You can see that there are very touristy parts with many cafes and nice little restaurants with terraces full of tourists. Tourist, tourist and a bit more of tourist 😉 Those sites are more expensive than usual, precisely because they are located near or within those colorful streets where all the influencers spend half of the day waiting for their turn to take photos. And we are in the middle, a bit laughing at them, a bit taking photos.
Well, I am, of course, exaggerating,  you don’t wait half of the day. It’s about 20 minutes maximum maybe, but if you want a photo in which no one else comes out, then you will have to come at dawn, or simply settle for more people in your photo, and that’s it, it’s not the end of the world, go to drink Turkish coffee and everything will be nicer. That coffee I definitely don’t share with anyone. 
Balat is also known to tourists as the “multicultural” neighborhood of Istanbul. Indeed, it’s a part of the city where in a few kilometers you can find an Armenian church, a Bulgarian Orthodox temple, a synagogue, a Greek Orthodox cathedral,… I suppose you know that Turkey is a country with a large Muslim majority, what makes Balat even more interesting. Perhaps the most surprising thing is that, traditionally, since the time when Istanbul was Constantinople, the seat of the ecumenical patriarch is located in that city. That means that basically, the center of all the orthodox religion (which is within what we call Christianity, for those who have doubts about it) is precisely in Istanbul. In other words, Balat is a gem for lovers of culture and history. Below I leave the photos of the religious temples:
Bulgarian Church of St. Stephen:    
Armenian church :
Synagogue – since you have to ask for a special document that certifies that you can enter, then we stayed outside and I could only take the photo of the door with writings in Hebrew.  
Of course, all this doesn’t reflect so much the actual situation of Balat. I would say, and if one day you visit Balat and spend at least one day there, walking and strolling there and not so much posing for the photos, you will realize that it’s a kind of a neighborhood that we could call “traditional”, and clearly there is nothing wrong with that, but it’s not what one expected after reading so many multi-culti things about Balat, right? Of course there are Christians who live in Balat, that is more than evident, when I was going to choose a place to have a coffee while waiting for my friends, I was surprised with several cafes that were decorated with the Christmas tree and also had several religious icons, photos of the saints, Jesus and the Virgin. I leave the photo.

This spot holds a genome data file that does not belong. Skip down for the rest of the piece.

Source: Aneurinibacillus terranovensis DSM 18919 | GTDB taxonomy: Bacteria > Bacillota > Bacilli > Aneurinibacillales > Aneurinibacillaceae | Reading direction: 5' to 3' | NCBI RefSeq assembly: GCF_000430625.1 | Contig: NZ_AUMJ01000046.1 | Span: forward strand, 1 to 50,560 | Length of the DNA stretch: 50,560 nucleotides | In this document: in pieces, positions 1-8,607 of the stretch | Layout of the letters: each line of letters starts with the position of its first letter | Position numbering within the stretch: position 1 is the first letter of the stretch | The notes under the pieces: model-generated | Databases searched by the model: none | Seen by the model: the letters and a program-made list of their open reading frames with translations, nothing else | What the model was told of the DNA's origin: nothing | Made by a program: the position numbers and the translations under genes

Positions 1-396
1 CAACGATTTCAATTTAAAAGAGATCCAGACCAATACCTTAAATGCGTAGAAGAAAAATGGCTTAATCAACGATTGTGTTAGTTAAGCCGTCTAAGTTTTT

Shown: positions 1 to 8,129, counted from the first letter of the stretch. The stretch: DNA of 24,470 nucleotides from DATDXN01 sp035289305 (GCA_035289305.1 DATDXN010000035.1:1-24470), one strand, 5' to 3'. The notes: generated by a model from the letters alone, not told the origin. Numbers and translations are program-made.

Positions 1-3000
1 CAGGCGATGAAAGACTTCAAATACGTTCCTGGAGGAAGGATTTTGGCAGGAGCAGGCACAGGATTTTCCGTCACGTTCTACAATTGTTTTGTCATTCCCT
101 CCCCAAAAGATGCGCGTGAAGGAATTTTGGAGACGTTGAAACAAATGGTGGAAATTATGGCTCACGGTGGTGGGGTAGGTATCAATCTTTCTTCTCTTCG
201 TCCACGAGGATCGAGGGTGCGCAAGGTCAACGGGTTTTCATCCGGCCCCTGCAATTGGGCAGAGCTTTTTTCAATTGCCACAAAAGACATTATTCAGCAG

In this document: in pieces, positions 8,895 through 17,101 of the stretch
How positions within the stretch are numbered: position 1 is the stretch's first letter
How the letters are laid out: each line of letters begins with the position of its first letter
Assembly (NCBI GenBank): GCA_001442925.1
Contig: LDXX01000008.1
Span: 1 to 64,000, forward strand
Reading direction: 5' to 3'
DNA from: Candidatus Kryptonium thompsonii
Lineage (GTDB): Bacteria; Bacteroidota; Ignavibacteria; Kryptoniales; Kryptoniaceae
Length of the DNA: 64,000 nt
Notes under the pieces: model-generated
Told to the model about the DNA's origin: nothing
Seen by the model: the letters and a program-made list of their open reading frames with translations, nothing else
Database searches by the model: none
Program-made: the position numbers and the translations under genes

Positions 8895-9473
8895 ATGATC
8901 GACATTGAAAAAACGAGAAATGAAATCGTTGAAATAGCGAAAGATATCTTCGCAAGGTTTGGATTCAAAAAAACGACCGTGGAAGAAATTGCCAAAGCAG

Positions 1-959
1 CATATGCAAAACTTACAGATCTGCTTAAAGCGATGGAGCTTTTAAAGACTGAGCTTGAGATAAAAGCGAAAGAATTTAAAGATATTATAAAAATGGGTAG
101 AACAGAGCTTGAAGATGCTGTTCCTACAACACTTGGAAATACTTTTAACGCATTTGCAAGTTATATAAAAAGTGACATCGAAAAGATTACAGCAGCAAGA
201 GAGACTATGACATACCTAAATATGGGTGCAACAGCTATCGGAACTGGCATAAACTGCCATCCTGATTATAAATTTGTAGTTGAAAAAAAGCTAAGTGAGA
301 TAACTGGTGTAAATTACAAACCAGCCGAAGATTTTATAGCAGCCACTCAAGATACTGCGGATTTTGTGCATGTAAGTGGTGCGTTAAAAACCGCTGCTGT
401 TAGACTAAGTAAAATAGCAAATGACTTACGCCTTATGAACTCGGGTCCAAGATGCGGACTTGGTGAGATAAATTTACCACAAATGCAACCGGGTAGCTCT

But, they are not a majority in that part of the city. If you go up a little bit (it’s a part in several hills I think, because you have to go up quite a lot and constantly) you will see that there are many Turkish flags on the street, in the cars too, there are children playing football on the streets, there are many women with tchador (one traditional muslim garment, black, covering the whole body but exposing the entire face, but not the hair), there are cafes exclusively for men, there are many mosques, there are many shops for traditional garments for both women and men. And above all, there are no tourists. Being the synonym of a multicultural neighborhood, I would say that this is a great confusion caused by those superficial tourists (I know you may get offended, but it’s the truth) that they have neither the desire nor the time to investigate further, to go further. Why, if you can just go to the tourist part of Balat, say oh how nice that there is so much diversity, so many colors, have a breakfast, lunch, or coffee that is quite expensive and westernized and tgen you leave, because there are so many other tourist places waiting to be photographed, documented and sent to our friends or shared on the social media so that everyone will be envious of us. The Balat that I knew is different: yes, it’s tolerant so that if you are walking in western clothes through the traditional part, nobody is going to say anything, nobody is going to look ugly at you and make you feel bad, which I thank a thousand times because in the European capitals things are very but very different. But also, I would say that it’s the most traditional neighborhood I visited in all of Istanbul. If you don’t believe me, go there, but you will have to look a little more than those facades of so many colors. And I swear to you that I now consider Balat prettier than before, because tourists don’t get to take away the soul, it’s still a neighborhood where normal people live, with not so high incomes, but they live with their own perspective of their city and its neighborhood, quite different from that of tourists. Hopefully and they never lose that essence, whether we like it or not.
Small Turkish vocabulary :

Hello – Merhaba

How are you ? – Nasılsın ?

Thanks – Teşekkürler

Check, please.  – Hesap lütfen

Aiport – havalimanı

Water  – su

Where is…? – …nerede?

So cute! – çok tatlı!

What’s the time? – Saat kaç?

Yes – evet

No – Hayır

So beautiful! – çok güzel!

Istanbul part 3: Kadiköy and Üsküdar: Asia’s hidden jewels

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In the second article dedicated to my trip to Istanbul I already wrote about all the tourist attractions. So what is the third article for? First, not even a hundred articles would be enough to describe how beautiful Istanbul is and to list all the things to see. Second, no, in the previous article I didn’t mention everything, I mentioned almost everything. The best is left for the final, right? What I want to talk about now is a part that is practically the opposite of everything that a tourist who was in Istanbul will tell you. Forget Hagia Sofia, it’s time to take that boat and go to Asia. Few tourists come there, at least at the time when I was there for the first time, and it’s a time when many tourists come. It’s the Asian part. I don’t know why before I came to Istanbul I thought that the European side looked more the way the Asian side actually looks. Another one of my mistakes based on prejudice. Because in my small Croatian head I thought that Asia means East, and we already know what the East is like. Yes, I am the umpteenth proof that someone with a university education (I even have a Master) can be more racist than someone who didn’t finish the elementary school.